3DP vs CNC case study: what if you’re prototyping a plastic enclosure?

FDM 3D printers can produce low-cost prototypes for electronics enclosures

If you’re designing a new consumer electronics product, fabricating prototypes for the enclosure is a key step before you can start manufacturing at scale. Fast lead times and low cost are the main objectives for accelerating the development time. 

Enclosures for electronics often have snap fits, living hinges or other interlocking joints and fasteners. You can produce all of these features with FDM and SLS 3D printing or CNC machining. 

CNC and SLS can be used to create high accuracy and cosmetic prototypes, but FDM (we’re talking desktop here) has much shorter lead times and is cheaper. Since mechanical performance may not be the highest priority for this kind of project, the benefits of CNC and SLS are not usually worth the extra cost and time.


Factor CNC machining Desktop FDM SLS
Cost $$ $ $$
Common materials ABS, Nylon PLA, ABS, Nylon Nylon
Lead time 1-2 weeks 1-3 days Less than a week
Accuracy ± 0.125 mm ± 0.500 mm ± 0.300 mm

3DP vs CNC cast study: what if you’re manufacturing metal brackets and mechanical components?

Metal components with simple geometry manufactured with CNC machining and powder coated

Metal brackets and other mechanical components can bear heavy loads and operate at more extreme temperatures. If you’re producing these kinds of parts, your main objectives will likely be good material properties and dimensional accuracy. 

CNC machining is the best option in terms of accuracy, cost and mechanical accuracy if the geometry of your model is simple (like the components of the image above). 

When the geometric complexity increases or when you need to use less common materials, you may want to consider metal 3D printing. Components optimized for weight and strength (like the brackets of the image below) have organic structures that are very difficult and costly to machine with CNC systems. 

Of course, you can combine CNC machining and metal 3D printing to manufacture parts with organic shapes and very tight tolerances at critical locations on the components.


Factor CNC machining CSLM/DMLS Binder Jetting
Cost $$ $$$$ $$$
Common materials Aluminum, stainless steel, brass Stainless steel, aluminum, titanium, Inconel, cobalt-chrome Stainless steel, Inconel, cobalt-chrome, Tungsten carbide
Accuracy ± 0.025 mm ± 0.100 mm ± 0.200 mm
Mechanical properties Very good Very good Good
Brackets manufactured in titanium with SLM (image courtesy of TU Delft's Formula Student Team)

Hubs’ top tips & tricks for choosing between 3D printing & CNC machining

Selecting the right manufacturing technology for your custom parts may feel like an insurmountable challenge, but it doesn't have to. We’ve put together a few essential rules of thumb to follow if you’re facing this decision.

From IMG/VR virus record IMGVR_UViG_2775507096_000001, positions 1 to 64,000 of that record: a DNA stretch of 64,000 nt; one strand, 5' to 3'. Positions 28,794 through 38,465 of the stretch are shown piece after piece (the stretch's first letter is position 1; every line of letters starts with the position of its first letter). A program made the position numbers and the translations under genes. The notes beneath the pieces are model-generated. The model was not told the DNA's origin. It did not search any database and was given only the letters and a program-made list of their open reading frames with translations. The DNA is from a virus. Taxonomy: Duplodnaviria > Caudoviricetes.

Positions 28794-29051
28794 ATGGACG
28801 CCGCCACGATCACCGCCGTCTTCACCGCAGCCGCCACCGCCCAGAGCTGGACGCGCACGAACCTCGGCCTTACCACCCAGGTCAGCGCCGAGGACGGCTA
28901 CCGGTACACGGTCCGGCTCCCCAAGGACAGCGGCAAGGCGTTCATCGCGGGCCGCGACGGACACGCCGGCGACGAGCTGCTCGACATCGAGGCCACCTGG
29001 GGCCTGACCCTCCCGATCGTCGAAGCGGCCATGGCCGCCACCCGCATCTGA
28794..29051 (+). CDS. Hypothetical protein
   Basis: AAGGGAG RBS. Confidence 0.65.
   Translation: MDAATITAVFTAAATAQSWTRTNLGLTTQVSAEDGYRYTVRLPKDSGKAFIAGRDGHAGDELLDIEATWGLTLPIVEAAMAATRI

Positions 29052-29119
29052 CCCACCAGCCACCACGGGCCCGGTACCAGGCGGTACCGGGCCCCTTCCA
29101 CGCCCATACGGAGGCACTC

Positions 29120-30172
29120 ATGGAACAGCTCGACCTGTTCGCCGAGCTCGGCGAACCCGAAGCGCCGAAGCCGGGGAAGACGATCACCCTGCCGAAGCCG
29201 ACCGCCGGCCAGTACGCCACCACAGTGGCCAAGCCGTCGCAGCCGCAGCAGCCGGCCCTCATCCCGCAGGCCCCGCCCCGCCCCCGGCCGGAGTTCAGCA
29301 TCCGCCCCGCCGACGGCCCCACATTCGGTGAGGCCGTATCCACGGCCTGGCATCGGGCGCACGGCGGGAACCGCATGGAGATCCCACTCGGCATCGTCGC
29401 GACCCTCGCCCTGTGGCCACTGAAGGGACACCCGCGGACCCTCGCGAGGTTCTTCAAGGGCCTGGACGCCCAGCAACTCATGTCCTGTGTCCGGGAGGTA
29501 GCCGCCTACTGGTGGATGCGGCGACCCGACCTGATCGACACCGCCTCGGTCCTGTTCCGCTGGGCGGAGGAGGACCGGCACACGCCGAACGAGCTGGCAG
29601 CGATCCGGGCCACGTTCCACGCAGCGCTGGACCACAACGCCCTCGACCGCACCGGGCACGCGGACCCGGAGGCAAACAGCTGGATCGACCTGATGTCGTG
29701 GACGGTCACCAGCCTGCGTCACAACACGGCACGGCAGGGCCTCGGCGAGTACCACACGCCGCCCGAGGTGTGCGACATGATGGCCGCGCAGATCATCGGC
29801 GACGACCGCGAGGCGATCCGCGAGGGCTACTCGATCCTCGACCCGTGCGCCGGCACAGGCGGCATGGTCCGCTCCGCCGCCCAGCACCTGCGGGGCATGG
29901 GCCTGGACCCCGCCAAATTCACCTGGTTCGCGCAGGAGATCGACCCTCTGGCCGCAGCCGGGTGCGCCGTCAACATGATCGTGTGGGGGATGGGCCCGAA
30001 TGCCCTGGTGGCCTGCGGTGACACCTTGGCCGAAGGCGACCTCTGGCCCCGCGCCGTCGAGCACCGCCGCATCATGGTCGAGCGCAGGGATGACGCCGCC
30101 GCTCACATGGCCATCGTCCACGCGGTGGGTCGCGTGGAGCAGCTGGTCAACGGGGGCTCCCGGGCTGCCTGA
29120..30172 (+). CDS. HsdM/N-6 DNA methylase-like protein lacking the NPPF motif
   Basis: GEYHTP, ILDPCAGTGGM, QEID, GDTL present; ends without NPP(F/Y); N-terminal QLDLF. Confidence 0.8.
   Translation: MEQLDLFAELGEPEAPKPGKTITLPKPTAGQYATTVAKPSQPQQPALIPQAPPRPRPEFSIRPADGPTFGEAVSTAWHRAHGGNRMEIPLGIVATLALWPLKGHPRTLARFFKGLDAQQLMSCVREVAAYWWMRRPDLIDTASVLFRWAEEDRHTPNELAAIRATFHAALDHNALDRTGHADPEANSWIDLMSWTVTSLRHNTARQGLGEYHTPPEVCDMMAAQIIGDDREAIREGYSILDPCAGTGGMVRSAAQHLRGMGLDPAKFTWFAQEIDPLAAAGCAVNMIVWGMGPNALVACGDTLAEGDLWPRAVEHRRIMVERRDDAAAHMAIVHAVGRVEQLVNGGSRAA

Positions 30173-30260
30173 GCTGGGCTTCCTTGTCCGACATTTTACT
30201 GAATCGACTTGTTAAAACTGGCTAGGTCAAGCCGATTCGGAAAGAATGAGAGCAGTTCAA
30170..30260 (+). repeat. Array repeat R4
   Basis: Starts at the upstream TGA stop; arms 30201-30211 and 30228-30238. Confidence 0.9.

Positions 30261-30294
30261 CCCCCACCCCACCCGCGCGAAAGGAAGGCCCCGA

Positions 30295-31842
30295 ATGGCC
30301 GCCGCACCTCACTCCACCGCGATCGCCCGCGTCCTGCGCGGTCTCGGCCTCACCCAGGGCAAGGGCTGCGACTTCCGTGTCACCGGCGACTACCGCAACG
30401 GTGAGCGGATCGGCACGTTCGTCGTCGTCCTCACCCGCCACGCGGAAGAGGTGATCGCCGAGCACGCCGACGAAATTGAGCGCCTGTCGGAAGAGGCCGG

• Choose CNC machining if you are producing parts in medium to high quantities (250-500 parts) that have relatively simple geometries

  • Choose 3D printing for lower quantities of parts—or single prototypes—and if your designs have complex geometries

  • When considering metals, CNC can be price competitive even for low quantities, but geometry limitations still apply

  • If you’re printing more than 500 parts or so, maybe consider other technologies like injection molding (or a mix of 3DP or CNC and a forming process)

Model complexity and number of parts are key consideration for selecting the right manufacturing process



Curious about the costs of 3D printing and CNC machining?

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Frequently asked questions

Is CNC machining better than 3D printing?

The short answer to this question is: it depends. CNC machines can produce parts with smoother surfaces than 3D-printed parts, and you probably want to go with CNC machining if you want your components to fit together with precision. 3D printing yields excellent parts for finish and fit, though the quality of both also depend on which type of 3D printer you’re using.


What’s the best 3D printing process for plastic parts?

For many prototyping and functional applications, we recommend using industrial FDM and SLS if you’re printing plastic parts.


What’s the best 3D printing process for metal parts?

SLM/DMLS and Binder Jetting are the two best options for producing functional parts and prototypes from metal materials.


Is 3D printing better than CNC machining for producing prototypes?

When it comes to cost and lead times (both essential in the prototyping phase of product development), 3D printing wins over CNC machining.


Will 3D printing make CNC machining obsolete?

3D printing hasn’t replaced CNC machining, more traditional subtractive methods or injection molding yet, but additive technology is advancing rapidly. You can now 3D print parts from a wider variety of materials, including some metals. However, for many applications, CNC machining is the better option.